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Home Brew Forums > Home Brewing Beer > Electric Brewing > Economical and correct receptacles-plugs for 240V 50A
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Old 03-01-2011, 10:34 PM   #21
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Wrong, wrong, wrong. You show me your electrician's certification, and quote me the code in the NEC, and THEN you can tell me my business. What you are going to do, if I am picturing it correctly, is indeed illegal. You can NOT use a neutral for a ground, or a ground for a neutral.

I am not trying to flame here, I am also not trying to tell you your business.. But I have a pretty good idea how electricity works, both in the real world and in the theoretical one...


If you are the one saying 'Wrong, wrong, wrong', shouldn't you be supplying the NEC codes? I'm not an electrician, I am, however, an electrical Engineer and feel the statement I supplied above is 100% correct....

Please explain what is incorrect about my statement you quoted above... Again, I feel it is 100% correct...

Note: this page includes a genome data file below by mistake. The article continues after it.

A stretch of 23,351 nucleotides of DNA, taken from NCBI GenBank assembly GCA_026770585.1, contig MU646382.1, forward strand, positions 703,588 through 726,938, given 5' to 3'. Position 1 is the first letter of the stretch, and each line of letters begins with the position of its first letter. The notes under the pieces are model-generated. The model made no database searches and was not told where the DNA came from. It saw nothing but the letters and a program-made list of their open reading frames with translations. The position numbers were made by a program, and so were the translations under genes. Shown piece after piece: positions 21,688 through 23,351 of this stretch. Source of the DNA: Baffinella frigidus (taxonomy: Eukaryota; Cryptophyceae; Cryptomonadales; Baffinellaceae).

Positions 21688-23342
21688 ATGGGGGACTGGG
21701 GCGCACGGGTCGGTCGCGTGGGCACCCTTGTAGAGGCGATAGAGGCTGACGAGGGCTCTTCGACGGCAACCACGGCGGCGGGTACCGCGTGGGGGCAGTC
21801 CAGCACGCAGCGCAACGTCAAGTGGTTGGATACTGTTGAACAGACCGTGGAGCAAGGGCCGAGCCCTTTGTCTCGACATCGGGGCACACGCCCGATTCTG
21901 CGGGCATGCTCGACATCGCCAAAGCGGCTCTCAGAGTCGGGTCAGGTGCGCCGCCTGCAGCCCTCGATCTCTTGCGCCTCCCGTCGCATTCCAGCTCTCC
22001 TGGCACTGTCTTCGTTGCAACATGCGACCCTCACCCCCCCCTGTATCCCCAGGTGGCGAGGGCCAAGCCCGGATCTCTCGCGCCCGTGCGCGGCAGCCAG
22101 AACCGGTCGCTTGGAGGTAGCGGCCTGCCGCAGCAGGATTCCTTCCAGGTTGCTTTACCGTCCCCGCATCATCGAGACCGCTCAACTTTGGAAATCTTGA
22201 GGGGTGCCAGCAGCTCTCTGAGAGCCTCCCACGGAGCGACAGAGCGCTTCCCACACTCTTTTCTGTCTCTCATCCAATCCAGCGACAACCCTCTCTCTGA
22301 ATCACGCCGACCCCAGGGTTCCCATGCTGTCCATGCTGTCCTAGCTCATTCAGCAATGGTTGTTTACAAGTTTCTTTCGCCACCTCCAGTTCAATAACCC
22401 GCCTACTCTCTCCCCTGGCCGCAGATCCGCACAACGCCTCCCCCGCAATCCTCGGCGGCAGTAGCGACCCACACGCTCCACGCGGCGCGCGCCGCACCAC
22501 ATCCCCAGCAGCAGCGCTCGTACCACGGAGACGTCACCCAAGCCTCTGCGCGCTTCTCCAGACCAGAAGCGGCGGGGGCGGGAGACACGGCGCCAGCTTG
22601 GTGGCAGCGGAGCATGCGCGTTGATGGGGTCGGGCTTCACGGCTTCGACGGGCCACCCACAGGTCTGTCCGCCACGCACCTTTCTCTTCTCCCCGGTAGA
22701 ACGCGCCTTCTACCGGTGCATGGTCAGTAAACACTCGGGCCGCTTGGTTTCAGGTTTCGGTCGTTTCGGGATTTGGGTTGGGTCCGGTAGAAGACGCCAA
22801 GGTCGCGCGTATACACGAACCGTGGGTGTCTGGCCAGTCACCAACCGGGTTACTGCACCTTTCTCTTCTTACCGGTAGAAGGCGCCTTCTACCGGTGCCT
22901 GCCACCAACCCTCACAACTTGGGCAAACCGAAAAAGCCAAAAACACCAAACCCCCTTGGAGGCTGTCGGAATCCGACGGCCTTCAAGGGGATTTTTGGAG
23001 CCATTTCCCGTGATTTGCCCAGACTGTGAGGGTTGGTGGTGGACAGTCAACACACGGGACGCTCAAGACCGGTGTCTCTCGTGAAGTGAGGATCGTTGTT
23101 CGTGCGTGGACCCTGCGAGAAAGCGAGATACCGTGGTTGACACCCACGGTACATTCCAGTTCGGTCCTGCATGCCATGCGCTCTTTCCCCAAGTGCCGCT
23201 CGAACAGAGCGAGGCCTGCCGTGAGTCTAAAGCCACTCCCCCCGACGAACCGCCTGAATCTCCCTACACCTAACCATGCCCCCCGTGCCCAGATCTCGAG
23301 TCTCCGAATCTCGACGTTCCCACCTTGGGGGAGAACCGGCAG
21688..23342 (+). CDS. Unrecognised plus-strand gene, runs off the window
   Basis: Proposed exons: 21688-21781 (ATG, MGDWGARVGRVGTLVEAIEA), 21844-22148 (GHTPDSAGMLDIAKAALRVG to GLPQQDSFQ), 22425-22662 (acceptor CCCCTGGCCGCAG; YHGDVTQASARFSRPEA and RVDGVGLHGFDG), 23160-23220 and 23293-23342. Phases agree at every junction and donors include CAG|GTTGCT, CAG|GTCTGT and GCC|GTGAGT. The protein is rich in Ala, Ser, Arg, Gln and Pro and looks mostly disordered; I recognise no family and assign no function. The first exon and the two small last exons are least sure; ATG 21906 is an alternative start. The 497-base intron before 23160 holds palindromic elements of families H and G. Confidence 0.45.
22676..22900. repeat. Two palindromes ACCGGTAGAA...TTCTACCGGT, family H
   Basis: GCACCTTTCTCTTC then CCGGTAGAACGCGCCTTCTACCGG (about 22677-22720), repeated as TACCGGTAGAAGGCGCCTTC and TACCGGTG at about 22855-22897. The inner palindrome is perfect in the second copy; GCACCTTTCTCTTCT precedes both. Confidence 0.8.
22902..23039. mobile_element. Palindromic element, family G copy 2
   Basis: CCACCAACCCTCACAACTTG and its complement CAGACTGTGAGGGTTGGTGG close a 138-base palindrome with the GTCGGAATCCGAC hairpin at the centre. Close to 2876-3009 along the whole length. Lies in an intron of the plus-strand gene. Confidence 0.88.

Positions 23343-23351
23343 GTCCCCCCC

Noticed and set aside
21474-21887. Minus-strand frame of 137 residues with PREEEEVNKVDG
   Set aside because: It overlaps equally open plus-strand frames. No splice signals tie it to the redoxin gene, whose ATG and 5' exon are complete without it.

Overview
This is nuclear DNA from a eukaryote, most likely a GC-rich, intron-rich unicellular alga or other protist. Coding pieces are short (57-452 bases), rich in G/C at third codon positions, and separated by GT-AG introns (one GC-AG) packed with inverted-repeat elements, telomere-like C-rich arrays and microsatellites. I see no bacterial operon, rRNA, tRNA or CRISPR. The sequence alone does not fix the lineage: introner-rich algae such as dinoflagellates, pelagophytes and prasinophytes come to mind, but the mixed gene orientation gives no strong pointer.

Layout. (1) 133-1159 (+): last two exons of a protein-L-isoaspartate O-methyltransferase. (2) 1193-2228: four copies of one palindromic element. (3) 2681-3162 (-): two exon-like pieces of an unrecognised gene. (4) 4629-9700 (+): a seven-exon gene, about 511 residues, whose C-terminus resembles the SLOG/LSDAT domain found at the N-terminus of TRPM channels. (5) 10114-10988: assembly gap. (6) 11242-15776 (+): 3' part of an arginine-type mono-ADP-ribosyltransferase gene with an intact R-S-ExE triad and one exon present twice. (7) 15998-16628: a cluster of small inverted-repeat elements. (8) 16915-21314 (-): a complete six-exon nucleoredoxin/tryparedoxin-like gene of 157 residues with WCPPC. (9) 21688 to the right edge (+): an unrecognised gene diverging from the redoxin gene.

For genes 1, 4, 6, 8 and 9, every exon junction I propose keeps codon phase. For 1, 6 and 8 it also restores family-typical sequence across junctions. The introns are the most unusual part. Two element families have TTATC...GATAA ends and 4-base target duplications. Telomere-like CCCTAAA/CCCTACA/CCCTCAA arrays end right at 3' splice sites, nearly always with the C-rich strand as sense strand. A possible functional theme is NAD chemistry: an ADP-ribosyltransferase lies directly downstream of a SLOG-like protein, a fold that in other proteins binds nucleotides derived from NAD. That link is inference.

Now, if we can get back on topic, what sort of economical connectors are people using to do 40-50A service to their control box?
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Old 03-01-2011, 10:49 PM   #22
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http://en.wikipedia.org/wiki/Nationa...ure_of_the_NEC

"The NEC also permits grounding-type receptacles in nongrounded wiring protected by a GFCI."
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Old 03-02-2011, 12:15 AM   #23
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not illegal... is there a ground from the pole to your service panel? No... just neutral... there is a ground rod near the service panel with relatively MUCH smaller wire than your service wiring, and it is connected DIRECTLY to the Neutral in the panel.. of every house in America... to make my panel legal, I think I would just have to run a small 8-10-12ga? wire to a house ground..